Livestock, Bees and Crops
PREVENTION IS ALWAYS BEST
Do not watch bears wander around your property!
1. Consider your ATTRACTANTS…what might be bringing them in?
2. Are there simple things you can do to PREVENT bear trouble?
3. Are there DETERRENTS that will help you keep bears out?
Secure Your Livestock & Their Food
Chickens and rabbits, and other small livestock can be big attractants for bears. If you want fresh eggs and have backyard chickens, you may have visiting bears and need to take precautions.
Most large livestock are not vulnerable to black bears. However newborn or baby animals can be at risk.
From chicken scratch to grain, all livestock feed can attract bears.
- Manage animal feed:
- Feed for your livestock and pets should always be stored away from the animals.
- Store feed either in a locked, bear-resistant shed, or in a bear-resistant container.
- Place livestock pens at least 50 yards away from wooded areas and other cover that could protect bears from view. Confine livestock in buildings and pens, especially during lambing or calving seasons.
- Consider bringing livestock, particularly smaller animals, inside at night.
- Remove carcasses from the site and dispose of them by rendering or deep burial.
The deterrents for crops include electric fencing, guard animals and scare devices. Visit the Keep Bears Out page for detailed information.
- Standard chicken and rabbit coop designs aren’t strong enough to keep out a determined bear. Electric fencing works best to keep out bears and prevent structural damage to chicken coops. Electric fencing for an average-sized chicken coop should run between $150 – $400.
- For larger livestock in small pastures or yards, secure them in a sturdy pen or pasture with electric fencing. If you expect your animals are pregnant, keep them in a bear-resistant building, or within an electric fence until the young animals can fend for themselves.
- A guard animal such as a dog, donkey, or llama may protect livestock in large pastures from bears, coyotes and other potential predators. However, not all guard animals are equally suited for all situations and environments. Certain dog breeds may be better for preventing bear predation. Please research breeds and suitability before committing to a guard animal.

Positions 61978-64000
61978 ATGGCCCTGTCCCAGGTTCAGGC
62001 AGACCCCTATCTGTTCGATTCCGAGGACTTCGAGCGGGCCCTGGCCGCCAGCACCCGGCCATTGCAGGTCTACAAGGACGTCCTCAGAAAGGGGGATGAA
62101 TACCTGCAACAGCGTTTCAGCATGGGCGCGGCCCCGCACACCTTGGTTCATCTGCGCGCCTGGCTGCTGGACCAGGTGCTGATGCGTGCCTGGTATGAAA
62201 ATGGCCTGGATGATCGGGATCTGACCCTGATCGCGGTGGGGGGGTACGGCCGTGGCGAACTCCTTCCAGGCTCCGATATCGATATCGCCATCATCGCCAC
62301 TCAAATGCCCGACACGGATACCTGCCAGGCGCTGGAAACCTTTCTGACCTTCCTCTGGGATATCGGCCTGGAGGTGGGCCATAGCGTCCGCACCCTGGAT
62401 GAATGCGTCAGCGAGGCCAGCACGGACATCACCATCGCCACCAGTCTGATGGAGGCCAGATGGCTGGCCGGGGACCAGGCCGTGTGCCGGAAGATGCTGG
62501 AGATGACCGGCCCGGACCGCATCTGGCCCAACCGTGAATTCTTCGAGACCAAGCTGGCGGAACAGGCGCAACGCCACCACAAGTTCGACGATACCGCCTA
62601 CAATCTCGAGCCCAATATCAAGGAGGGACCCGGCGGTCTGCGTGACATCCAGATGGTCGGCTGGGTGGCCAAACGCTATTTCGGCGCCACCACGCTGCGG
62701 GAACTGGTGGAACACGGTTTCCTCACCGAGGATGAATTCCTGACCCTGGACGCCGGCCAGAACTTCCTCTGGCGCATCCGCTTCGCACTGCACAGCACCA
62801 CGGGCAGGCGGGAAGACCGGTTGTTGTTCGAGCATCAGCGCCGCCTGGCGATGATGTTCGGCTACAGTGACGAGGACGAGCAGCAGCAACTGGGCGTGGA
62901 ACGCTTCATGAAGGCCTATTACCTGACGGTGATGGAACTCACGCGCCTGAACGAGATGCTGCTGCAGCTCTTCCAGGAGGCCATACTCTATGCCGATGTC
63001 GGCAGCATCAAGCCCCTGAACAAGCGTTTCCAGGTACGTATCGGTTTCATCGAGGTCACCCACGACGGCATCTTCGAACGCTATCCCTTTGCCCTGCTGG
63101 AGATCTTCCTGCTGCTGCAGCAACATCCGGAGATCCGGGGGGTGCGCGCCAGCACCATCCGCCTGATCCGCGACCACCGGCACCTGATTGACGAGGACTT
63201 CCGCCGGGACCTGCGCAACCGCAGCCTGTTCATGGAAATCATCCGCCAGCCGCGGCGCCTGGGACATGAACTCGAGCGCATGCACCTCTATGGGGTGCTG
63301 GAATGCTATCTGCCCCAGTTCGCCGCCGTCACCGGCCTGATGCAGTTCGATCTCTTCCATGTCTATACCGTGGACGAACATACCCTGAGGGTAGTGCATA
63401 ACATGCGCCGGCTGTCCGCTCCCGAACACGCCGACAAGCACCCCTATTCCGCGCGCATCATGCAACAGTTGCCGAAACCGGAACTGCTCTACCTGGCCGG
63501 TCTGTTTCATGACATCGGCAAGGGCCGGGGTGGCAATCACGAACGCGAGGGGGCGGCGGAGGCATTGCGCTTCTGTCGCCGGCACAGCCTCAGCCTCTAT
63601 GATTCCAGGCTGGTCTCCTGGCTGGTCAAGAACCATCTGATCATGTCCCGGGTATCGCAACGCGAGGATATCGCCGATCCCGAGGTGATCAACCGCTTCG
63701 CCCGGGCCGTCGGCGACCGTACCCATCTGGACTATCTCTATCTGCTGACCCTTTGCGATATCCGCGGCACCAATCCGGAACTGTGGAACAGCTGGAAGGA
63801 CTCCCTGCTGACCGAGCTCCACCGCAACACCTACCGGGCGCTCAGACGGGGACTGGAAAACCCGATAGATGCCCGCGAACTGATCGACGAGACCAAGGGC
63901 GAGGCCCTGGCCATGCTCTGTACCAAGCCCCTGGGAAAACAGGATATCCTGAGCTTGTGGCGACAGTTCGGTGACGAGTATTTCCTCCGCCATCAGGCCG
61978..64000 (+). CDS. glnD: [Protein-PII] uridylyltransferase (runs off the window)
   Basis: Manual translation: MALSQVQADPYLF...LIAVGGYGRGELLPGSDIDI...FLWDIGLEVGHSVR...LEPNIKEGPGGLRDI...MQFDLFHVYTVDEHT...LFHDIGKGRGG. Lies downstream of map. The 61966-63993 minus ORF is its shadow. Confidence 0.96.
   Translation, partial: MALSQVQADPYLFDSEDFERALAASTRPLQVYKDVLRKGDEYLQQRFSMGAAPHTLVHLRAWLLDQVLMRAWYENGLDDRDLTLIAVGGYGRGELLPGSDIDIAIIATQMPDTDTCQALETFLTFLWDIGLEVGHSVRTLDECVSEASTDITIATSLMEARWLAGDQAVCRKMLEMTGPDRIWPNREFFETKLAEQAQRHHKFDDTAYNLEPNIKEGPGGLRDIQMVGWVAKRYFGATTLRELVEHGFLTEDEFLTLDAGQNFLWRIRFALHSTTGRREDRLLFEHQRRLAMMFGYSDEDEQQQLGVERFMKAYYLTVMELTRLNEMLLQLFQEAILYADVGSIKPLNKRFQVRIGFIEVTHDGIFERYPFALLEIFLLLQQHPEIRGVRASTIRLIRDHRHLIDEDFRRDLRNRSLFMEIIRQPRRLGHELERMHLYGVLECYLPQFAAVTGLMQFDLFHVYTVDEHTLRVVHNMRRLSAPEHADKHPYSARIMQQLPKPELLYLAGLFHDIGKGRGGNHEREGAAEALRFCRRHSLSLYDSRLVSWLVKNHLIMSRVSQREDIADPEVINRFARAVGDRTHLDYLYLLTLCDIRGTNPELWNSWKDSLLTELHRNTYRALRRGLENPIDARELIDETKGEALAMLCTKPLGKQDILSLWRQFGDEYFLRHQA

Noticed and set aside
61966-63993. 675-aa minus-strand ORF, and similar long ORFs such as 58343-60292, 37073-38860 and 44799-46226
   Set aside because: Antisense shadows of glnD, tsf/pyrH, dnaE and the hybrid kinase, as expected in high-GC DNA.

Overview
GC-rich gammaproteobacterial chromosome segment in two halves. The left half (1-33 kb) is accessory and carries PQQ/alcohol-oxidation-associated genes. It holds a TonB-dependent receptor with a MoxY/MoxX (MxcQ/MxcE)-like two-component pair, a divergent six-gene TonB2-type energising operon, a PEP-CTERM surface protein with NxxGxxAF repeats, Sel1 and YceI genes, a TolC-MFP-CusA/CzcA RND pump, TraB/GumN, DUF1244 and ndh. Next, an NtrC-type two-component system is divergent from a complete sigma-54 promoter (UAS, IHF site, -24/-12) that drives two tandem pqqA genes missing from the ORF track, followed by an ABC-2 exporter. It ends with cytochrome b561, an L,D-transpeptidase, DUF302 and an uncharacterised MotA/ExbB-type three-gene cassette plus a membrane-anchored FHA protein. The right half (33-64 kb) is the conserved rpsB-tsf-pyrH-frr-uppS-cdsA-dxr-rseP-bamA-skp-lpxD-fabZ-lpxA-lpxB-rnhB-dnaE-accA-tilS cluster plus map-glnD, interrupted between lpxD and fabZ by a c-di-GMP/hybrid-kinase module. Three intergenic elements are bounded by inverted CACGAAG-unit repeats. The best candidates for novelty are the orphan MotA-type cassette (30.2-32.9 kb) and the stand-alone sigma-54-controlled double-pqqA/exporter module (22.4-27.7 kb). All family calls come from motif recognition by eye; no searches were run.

- Scare devices can frighten wary bears from livestock corrals, and orchards. Those devices include night lights, strobe lights, loud music, pyrotechnics, exploder canons, and scarecrows. However, the positions should be changed frequently or bears will overcome their fear and ignore them to get their desired food.
Crop Sense in Bear Country
Hungry bears find fruit a sweet treat worth coming back for nightly. To reach fruit, they may break branches and harm orchard trees. Field crops, such as corn and oats, may attract bears that can wreak havoc on the crops. Timber can even be an attractant, when bears may feed on the inner bark of young trees.
- Plant vulnerable crops away from forest or shrub cover, or remove protective cover from a radius of 50 yards around the crops.
- Make sure you pick you tree fruit as soon or even before the fruit is ripe.
- Pick up and remove fallen fruit that makes an easy meal for bears.
The deterrents for crops include electric fencing, guard animals and scare devices. Visit the Keep Bears Out page for information
Bears Out of the Bees, Please!
Some bears are so fond of larval bees and honey, that they will seek out hives in their home range.
Instructions for installing or obtaining the following deterrents are found on the Keep Bears Out page:
- Tied-Down Beehives
- Electric fencing
- Guard animals.
- Scare devices.
- Locate beehives as far as possible from forest and brush that provide bears cover and travel routes.
- Harvest honey crops as soon as possible after the spring, summer and fall nectar flows. Bare hives reduce their appeal to foraging bears.
- When possible, move apiaries to new locations if bear activity is detected nearby.
- Install and maintain electric fences. Consolidate hives and then fence them in to form the smallest apiary that can be practically managed. The more scattered the hives are in large areas, the more difficult it is for beekeepers to protect them.
Bottom photo: Russ Talmo